Dutch Oven Sourdough Bread Recipe (Master Recipe) (2024)

Jump to Recipe· 5 from 9 reviews

This Dutch oven sourdough bread recipe is perfect for beginners. Learn how to make a classic Dutch oven sourdough boule. This is my master recipe for Dutch oven sourdough bread, which means you can use this as a base recipe for any sourdough bread you want to make.

Dutch Oven Sourdough Bread Master Recipe

This is my master recipe for Dutch oven sourdough bread. This is the recipe I use to develop all my other Dutch oven sourdough bread recipes with fillings incorporated.

So think of it as a base recipe. If you would like to fold in herbs or more ingredients, you can! See the tips in the sections below.

Here are the ingredients and things you need to get started:

  • Sourdough Starter:We have an easy sourdough starter recipeHERE. You’ll need to start this seven days before baking or two days before if you use our quick recipe option!I feed my starter 100% rye flour or a 50/50 rye all-purpose mix.
  • Flour:I use bread flour or unbleached all-purpose for my Dutch oven sourdough bread.
  • Water:You can use tap water to bake bread; I do. But if you prefer bottled or filtered, that works too!
  • Salt:Unrefined sea salt, please! Just make sure your sea salt is unrefined and free from anti-caking agents.
  • Spray Bottle Filled with Fresh Water:This is a must-have for stretching and folding the dough. (see the section below)
  • Dutch oven:a 6-quart Dutch oven with a lid works best for this recipe.(see more details on the size below)
  • Proofing Basket:You can use a proofing basketlike this one or a bowl with a tea towel coated in flour.
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What Size Dutch Oven for Sourdough Bread?

I think the best Dutch oven size for baking sourdough bread is 5.5 to 6 quarts. Now, what size you can use depends on the size of the loaf you are baking, though. Smaller loaves can, of course, be baked in a smaller Dutch oven.

For this master recipe and all of my Dutch oven sourdough bread recipes, a 5.5-quart Dutch oven works perfectly.

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The Best Dutch Oven for Sourdough Bread

Here are my favorite Dutch oven options. These all work great and last forever if you care for them properly. Strictly follow any care instructions you receive with your Dutch oven. You can use an enameled or a non-enameled Dutch oven:

Over time, it will change colors if you bake a ton of Dutch oven sourdough bread in a light-colored enameled Dutch oven. As you can see in the picture below, my Dutch oven has gone from pristine white to what I call “lived-in” white lol.

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Before Baking Sourdough Bread in a Dutch Oven

The hardest step to making a Dutch oven sourdough boule (boule = round bread) is stretching and folding. It takes patience and a gentle touch. I suggest watching Bake with Jack on YouTube for a tutorial on stretching, folding, and shaping the dough.

I have three main rules for stretching and folding my sourdough loaves:

  1. Don’t use a floured surface. You must turn the dough onto a clean surface to stretch and fold. Some people suggest sprinkling flour on the surface but DO NOT. Get yourself a little spray bottle and fill it with fresh water. Spray your surface and hands with water before turning the dough out on the surface. This prevents sticking without making the dough dense with too much flour. The more hydrated your dough, the greater the rise will be.
  2. Make sure you adjust the time with the temperature. The time you need to wait between stretch and folds depends on the temperature in your house. If your house is above 75° F, you may be able to reduce the amount of time between stretch and folds to one hour.
  3. Do at least three wet surface stretch and folds in 6 hours. You can do a stretch and fold every hour for six stretches and folds or every two hours for three stretches and folds minimum.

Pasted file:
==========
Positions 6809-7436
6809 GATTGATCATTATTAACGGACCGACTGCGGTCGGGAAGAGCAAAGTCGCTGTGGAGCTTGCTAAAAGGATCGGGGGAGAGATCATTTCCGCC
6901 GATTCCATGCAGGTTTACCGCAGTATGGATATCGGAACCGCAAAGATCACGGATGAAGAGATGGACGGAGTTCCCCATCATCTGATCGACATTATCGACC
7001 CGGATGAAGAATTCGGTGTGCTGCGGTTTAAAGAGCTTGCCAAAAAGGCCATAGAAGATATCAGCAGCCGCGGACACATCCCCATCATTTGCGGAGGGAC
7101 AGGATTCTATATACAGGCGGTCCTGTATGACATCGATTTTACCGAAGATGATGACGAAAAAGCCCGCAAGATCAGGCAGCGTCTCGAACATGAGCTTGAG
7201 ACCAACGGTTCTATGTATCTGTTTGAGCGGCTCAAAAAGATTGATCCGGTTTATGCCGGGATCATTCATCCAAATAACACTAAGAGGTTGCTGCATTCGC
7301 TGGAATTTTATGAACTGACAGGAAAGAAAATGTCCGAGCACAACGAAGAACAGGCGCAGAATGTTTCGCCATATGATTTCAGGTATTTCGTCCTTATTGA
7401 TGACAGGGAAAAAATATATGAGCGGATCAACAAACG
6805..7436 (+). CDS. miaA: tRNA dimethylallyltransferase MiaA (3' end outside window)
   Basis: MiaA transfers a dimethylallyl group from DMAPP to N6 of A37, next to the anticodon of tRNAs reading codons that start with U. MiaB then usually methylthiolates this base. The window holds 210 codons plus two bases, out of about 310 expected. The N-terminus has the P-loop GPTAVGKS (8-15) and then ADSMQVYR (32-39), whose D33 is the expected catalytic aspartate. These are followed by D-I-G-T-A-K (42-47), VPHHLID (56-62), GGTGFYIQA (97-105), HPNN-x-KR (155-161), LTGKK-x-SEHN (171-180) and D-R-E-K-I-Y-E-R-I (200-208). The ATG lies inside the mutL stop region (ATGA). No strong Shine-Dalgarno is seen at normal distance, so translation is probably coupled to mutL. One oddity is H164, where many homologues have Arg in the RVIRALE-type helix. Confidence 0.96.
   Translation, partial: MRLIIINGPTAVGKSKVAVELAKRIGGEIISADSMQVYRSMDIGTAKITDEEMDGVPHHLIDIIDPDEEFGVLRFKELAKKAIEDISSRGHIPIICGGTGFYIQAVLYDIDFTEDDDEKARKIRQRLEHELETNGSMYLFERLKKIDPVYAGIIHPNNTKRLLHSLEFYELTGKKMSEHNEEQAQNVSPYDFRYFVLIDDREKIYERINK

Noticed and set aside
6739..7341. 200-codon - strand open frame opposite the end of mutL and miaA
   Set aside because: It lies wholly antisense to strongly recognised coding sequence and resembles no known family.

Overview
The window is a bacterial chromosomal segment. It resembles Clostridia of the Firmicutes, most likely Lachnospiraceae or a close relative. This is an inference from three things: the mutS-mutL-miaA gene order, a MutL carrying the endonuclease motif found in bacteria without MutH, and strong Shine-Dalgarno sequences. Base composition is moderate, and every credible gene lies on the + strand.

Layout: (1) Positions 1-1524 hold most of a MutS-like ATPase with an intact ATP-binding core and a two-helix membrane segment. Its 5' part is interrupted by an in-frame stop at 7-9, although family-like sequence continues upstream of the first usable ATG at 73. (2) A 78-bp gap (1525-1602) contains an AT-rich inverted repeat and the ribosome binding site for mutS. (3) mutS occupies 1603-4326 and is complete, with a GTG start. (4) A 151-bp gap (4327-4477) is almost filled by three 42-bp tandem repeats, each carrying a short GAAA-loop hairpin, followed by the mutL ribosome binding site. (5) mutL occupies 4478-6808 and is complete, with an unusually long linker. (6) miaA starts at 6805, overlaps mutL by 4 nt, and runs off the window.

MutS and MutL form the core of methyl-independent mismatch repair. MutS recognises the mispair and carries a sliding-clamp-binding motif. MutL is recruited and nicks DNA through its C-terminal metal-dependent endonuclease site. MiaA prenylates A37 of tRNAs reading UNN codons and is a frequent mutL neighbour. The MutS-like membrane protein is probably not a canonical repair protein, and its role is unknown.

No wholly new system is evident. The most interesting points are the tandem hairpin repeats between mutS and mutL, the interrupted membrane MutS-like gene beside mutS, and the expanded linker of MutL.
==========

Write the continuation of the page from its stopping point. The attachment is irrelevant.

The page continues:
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What Makes Sourdough More Digestible?

Sourdough is the oldest form of bread. Experts say the bread originated in Egypt long ago… as in 1,500 BC. Since commercial yeasts were obviously unavailable back then, bread products had to be naturally leavened using wild yeasts.

Wild yeasts are captured in asourdough starteralong with flavor-developing microorganisms, like lactic acid bacteria. When I say “captured,” I mean they come from the flour you use to make it.

The wild yeats are significantly more acid-tolerant than packages of baker’s yeast. So the yeasts in sourdough are still very active and able to produce carbon dioxide to make the bread rise even when they’re in the presence of acid-producing bacteria.

Visit oursourdough starter blogto learn more about the microbiology of sourdough starters.

Since sourdough ferments during a longer rise time than traditional bread, it’s much easier to digest and more flavorful.

The flavor comes from the wild yeasts and bacteria metabolizing the sugars in the dough during the long rise times and producing acids as byproducts. This is also why the bread is easier to digest! Essentially the microorganisms do some of the digesting for you in this sourdough bread recipe.

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Dutch Oven Sourdough Bread Nutrition

Sourdough bread is made out of flour, just like regular bread. However, the fermentation process makes the nutritional components of the flour more bioavailable.

Lactic acid bacteria in sourdough starters are able to reduce phytic acid, the compound that can prevent nutrient absorption in regular bread. Without the phytic acid, binding to the minerals, you can absorb more potassium, phosphate, magnesium, folate, and zinc from the bread.

Those amazing little lactic acid bacteria also produce antioxidant compounds (postbiotics) and SCFAs (short-chain fatty acids) during the fermentation process. Aren’t lactic acid bacteria awesome?!

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Sourdough Starter Problems?

If you have trouble with your starter rising, check out this blog: Why is My Sourdough Starter Not Rising? How to Fix a Flat Starter. You can also read about Sourdough Starter Mold: Common Sourdough Starter Problems and How to Fix Them

If you are looking for an easy-to-follow sourdough starter recipe, I have two:

  • How to Feed a Sourdough Starter with Bread Flour
  • How to Make Rye Flour Sourdough Starter
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Dutch Oven Sourdough Bread Recipe Variations

You can fold many things into sourdough bread. My favorite things to fold into Dutch oven sourdough are herbs, nuts, seeds, cheese, and dried fruits.

To fold ingredients into sourdough, wet your counter and gently stretch the dough out without breaking the dough.

Then, you will carefully sprinkle the additions over the dough before you roll it up into the dough and fold the sides over each other for the stretch and fold.

Then you will knead the dough again. It will get sticky, and some ingredients may tear through the dough, but that’s okay.